The progression can now transition to a new key, A minor, from the Am chord through chromatic alteration introduced in the secondary dominant V/ii chord from note G to G#.

Chromatic Mediants

In continuation of the chromatic modulations discussed above, let us examine the chromatic mediants, which are at thirds from each other and have a mediant relationship in a scale. For example, G and Bm chords in the key of G.

These chords have two notes with the same letters between them. For example, G major chord [G B D] and the Bm chord [B D F#] have B and D as common letters. This is called the mediant relationship.

As you know, the chord formed with a note at degree 3 as root is said to have a mediant function. It has notes [3 5 7] in a major scale. The tonic chord has [1 3 5]. So two notes, 3 and 5, are always common in the two.

If you alter one of these common notes, you get a chromatic mediant relationship, and if you alter both notes, you have a double chromatic mediant relationship. Examples of these two types are

  1. Chromatic mediant relationship: G major [G B D] and B Major [B D# F#] chords. Here, D in the G major is altered to D#. The only same pitch is B.
  2. Double chromatic mediant relationship: G major [G B D] and E minor [E Gb and Bb] chords. G and B are common letters but altered by the addition of flats.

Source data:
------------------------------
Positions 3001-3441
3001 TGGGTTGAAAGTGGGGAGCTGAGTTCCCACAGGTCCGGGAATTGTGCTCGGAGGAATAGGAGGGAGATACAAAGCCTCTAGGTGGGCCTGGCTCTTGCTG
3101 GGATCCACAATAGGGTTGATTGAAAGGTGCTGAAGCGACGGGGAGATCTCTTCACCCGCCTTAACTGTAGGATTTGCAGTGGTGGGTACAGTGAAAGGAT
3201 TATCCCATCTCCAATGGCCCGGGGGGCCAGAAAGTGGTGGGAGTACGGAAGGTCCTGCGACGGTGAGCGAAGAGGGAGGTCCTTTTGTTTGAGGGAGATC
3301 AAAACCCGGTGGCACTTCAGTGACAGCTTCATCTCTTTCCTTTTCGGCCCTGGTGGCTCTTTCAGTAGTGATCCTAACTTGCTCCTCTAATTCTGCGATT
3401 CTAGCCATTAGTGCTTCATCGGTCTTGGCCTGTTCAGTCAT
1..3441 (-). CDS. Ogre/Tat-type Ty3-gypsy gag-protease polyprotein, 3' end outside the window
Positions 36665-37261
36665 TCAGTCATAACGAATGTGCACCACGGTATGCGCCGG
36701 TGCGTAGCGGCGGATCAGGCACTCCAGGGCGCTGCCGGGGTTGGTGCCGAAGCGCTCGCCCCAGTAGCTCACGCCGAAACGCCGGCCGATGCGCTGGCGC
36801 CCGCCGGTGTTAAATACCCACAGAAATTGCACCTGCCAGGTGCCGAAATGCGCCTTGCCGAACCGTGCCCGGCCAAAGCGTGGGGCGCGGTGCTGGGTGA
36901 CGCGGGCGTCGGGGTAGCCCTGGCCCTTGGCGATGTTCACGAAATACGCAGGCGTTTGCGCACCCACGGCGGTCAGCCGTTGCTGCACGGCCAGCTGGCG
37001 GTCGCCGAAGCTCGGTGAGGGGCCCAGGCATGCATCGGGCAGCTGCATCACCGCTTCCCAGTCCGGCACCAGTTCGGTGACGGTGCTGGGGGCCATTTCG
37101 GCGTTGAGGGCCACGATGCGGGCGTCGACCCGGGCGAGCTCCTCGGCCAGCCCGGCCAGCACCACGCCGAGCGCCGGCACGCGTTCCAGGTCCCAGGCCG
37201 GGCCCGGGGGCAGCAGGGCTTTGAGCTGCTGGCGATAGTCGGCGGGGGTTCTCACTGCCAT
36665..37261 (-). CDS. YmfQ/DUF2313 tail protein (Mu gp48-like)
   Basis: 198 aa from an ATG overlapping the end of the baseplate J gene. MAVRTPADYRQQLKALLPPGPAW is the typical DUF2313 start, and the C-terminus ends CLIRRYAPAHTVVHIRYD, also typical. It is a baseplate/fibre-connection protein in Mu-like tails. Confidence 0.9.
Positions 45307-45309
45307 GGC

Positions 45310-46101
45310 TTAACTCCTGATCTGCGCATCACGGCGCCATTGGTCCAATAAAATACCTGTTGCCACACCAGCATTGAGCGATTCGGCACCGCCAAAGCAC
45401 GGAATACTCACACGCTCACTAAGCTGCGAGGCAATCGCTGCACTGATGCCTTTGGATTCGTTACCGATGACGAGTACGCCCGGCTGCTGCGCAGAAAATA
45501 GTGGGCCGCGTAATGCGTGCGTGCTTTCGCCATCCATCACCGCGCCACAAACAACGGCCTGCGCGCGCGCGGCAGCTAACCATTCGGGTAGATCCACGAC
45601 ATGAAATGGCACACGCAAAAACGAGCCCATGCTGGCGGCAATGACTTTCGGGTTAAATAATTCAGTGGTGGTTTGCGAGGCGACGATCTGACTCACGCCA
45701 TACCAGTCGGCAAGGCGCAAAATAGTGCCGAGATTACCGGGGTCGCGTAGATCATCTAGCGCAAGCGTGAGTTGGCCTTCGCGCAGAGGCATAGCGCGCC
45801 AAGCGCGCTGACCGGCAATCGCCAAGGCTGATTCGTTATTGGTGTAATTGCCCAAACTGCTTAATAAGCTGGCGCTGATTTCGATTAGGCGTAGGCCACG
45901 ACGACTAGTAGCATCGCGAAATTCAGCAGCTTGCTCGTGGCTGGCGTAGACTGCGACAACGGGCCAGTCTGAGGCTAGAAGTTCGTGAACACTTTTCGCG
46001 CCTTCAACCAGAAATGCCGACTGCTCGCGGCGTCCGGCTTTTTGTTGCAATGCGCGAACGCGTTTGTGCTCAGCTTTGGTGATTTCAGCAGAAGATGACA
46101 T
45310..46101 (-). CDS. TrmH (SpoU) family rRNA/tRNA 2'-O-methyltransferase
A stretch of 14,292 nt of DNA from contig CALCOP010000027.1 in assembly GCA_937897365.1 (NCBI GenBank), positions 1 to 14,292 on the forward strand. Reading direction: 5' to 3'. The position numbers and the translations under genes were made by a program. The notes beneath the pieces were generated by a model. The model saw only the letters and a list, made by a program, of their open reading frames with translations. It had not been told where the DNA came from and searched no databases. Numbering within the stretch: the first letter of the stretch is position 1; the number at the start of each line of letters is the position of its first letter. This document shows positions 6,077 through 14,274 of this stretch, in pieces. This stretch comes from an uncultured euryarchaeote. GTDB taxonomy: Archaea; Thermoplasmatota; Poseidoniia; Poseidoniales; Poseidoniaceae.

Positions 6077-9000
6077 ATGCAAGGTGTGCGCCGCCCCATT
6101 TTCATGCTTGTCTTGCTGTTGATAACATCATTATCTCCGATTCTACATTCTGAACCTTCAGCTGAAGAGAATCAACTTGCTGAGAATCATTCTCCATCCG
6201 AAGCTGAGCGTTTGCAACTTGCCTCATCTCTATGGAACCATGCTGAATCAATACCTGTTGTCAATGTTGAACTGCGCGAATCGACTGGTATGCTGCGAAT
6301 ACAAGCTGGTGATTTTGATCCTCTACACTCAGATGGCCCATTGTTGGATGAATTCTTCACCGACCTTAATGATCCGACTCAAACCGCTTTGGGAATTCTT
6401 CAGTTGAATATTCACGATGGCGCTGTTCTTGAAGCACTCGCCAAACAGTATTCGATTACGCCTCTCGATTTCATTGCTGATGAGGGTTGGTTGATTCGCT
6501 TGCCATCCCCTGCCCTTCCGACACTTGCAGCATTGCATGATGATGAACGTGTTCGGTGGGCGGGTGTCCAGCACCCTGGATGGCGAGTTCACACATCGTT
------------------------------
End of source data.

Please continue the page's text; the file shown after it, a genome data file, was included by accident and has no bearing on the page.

We can use them in creating modulations in the same way as the chromatically altered chords.

Sequential Modulation

A sequential modulation happens with or without a common chord. It can happen by repeating the same pattern melodically and harmonically. A passage in 1st key may end in a cadence and start again in a new key after transposition. A sequential modulation is sometimes termed the Rosalia.

For example, consider the following sequence in G.

I – V7 – vi – IVM7 – V6/V – I6/4 – V

If this is followed by,

i – V7 – VI – V6/V – i6/4 – V

in A minor key. The modulation happens at i, i.e., the Am chord, due to the same sequence getting repeated. The modulation is considered sequential even though Am chord occurs in both G and A. It is common to have a sequential modulation by

  1. Going up a step, as in the above example.
  2. Going down a step, or
  3. Going as per the circle of fifths.

Common Tone Modulation

This modulation type uses a common tone, also known as the sustained or repeated pitch, between the two keys to modulate. Common tone modulations are usually carried out to the diatonic or chromatic thirds.